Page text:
In late August, Maiza posted to her Instagram that she wouldn’t be having a Sendtember — that her body isn’t feeling good on the rock. Despite training hard, she’s struggling to get restorative and regenerative sleep. Insomnia creeps in during the early morning hours for Maiza — a less than ideal situation when crisp early morning temps breathe life back into climber’s blood that has been dormant during the sticky summer months. “I just don’t have that energy anymore because I spend hours through the night fully awake trying to figure out how to sleep again.”
But not sending is something Maiza has dealt with since she started climbing five years ago and it has nothing to do with not sleeping. She’s struggled with a fear of falling, sometimes ending up in tears on the wall and not leading routes during her first few years climbing. Overcoming that fear has been a slow process and something Maiza still deals with today. “I fail a lot, and sometimes I’m not at my best. I allow myself to have those feelings and I share those with the people around because a lot of people go through the same mentality.”
Maiza’s relative newness to climbing has meant that she hasn’t had much time to project routes. While she can dominate a 5.13 route on one type of rock, she’ll fall on a 5.10 that includes less familiar rock and style. Progress is not always linear.
It had been two years since Alex climbed outside when she watched her chance at the Tokyo Olympics disappear. Despite the initial sting, Alex packed up the car with her girlfriend and drove to Las Vegas, met up with friends, and pulled on some real rock. “I was standing in the desert and I was like, ‘Oh, I feel like I’m breathing again.’ It was the best day ever.” And that momentum and invigoration hasn’t stopped.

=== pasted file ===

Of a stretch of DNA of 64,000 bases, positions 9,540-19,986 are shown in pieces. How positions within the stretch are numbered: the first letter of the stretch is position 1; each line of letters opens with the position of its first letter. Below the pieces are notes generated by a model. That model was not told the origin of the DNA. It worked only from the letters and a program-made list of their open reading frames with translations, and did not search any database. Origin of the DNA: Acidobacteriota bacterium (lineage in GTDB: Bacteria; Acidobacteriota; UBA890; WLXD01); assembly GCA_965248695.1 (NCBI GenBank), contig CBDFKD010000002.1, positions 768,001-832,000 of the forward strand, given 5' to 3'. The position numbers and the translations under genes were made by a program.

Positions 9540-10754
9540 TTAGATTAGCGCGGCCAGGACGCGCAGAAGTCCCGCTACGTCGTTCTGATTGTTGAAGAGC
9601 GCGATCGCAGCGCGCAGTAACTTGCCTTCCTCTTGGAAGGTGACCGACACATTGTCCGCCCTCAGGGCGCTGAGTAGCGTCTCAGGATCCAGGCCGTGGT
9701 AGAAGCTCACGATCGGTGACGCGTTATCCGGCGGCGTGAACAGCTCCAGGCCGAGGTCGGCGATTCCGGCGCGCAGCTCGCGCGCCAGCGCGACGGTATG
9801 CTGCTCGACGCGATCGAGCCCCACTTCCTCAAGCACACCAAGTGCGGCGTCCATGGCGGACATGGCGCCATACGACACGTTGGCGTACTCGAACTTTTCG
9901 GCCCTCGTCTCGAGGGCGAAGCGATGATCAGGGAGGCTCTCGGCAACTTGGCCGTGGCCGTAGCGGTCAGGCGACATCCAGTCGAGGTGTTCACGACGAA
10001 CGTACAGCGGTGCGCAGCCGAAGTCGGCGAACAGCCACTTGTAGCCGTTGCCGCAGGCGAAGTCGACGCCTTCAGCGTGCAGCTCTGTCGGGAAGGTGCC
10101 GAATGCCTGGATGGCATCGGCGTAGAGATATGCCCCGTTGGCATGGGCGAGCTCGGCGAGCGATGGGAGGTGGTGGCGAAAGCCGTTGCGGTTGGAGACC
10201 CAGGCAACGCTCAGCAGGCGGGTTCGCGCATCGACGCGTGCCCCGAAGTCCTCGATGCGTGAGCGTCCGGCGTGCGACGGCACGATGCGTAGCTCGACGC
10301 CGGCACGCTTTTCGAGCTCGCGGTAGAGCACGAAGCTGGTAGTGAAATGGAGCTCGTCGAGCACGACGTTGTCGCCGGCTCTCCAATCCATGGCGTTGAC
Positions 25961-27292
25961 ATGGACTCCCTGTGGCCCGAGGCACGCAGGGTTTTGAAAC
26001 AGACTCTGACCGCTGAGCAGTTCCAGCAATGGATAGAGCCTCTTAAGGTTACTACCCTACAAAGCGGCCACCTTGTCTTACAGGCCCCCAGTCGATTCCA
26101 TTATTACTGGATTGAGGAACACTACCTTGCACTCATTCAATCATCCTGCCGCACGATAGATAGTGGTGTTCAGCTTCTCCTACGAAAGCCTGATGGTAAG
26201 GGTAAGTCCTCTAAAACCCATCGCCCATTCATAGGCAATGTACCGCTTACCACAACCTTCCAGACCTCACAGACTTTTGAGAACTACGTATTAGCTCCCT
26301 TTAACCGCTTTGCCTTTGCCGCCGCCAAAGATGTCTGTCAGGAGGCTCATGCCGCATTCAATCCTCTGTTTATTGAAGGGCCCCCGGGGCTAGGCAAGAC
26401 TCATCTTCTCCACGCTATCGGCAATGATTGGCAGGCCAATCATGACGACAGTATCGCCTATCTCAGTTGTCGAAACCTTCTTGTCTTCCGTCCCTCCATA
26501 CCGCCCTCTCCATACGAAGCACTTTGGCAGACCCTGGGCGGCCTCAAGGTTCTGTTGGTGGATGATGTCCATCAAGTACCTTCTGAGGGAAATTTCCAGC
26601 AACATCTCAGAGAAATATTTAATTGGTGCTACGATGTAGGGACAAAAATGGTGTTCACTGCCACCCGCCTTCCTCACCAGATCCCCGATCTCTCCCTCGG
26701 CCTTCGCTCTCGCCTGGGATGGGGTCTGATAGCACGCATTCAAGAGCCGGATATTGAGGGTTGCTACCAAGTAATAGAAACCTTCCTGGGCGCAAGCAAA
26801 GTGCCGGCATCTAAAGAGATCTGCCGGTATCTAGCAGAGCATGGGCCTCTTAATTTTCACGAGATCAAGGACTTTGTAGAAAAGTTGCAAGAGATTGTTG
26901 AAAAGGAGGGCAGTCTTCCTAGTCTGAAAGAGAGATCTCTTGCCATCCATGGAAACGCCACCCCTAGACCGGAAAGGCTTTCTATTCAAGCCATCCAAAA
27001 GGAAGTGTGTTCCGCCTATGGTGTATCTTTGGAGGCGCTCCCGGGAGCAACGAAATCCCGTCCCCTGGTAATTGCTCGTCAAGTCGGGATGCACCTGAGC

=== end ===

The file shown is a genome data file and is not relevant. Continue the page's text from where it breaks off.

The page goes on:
Alex has countless projects going on. So many that she has a white board to help keep track. With lists of accomplishments and projects still to come, she’s outlined hundreds of outdoor problems that had been ignored while training for comps. On that list is The Swarm, a V13/14 high-ball boulder in Bishop,California. Alex is well acquainted with the route, but hasn’t sent it yet. “My perspective on failure has changed because it’s never really over. There’s always another try or another chance or another competition.”
With that in mind, The Swarm is high up on her list. The white board also serves as a reminder that her climbing accomplishments are epic. It’s a scorecard and date keeper of routes she’s climbed. Once she fills out the entire whiteboard, it will be a route map of 100 V8s, 100 V9s, and 100 V10s she’s climbed. Alex is thrilled to be back climbing outside and writing with dry-erase markers again. She’s climbed all 100 V9s. Only a handful of V8s and V10s remain, as does The Swarm.
Maiza will be climbing this month, regardless of if she finds a top on every route. For her, succeeding on a route is desirable, not essential. “For me, the biggest thing is to have fun outside and share those moments with other people. I just want to make sure I’m having fun and I’m still climbing. I love both of those things more than projecting.”
Maiza still learns from the rock with every fall. Eventually, those lessons form a book with enough information to solve the problem, or in Maiza’s case, climb that 5.11 granite alpine route that didn’t work out last time. “I’m always learning from the rock. There is not one moment that I’m on the rock that I’m not learning something. And then throughout the years, that just builds more and then you see yourself doing things that you’re like, ‘Oh my god. Look how much better I’ve gotten.’”
So enjoy Send-it September with those crunchy leaves underfoot. But like our Gnarly athletes, not sending it in September is totally fine, too. Not sending is part of the process, the building blocks that teach us how to get smarter and stronger. We’re right there with you falling off the rock, taking a slow, deep breath of fall air. And trying again.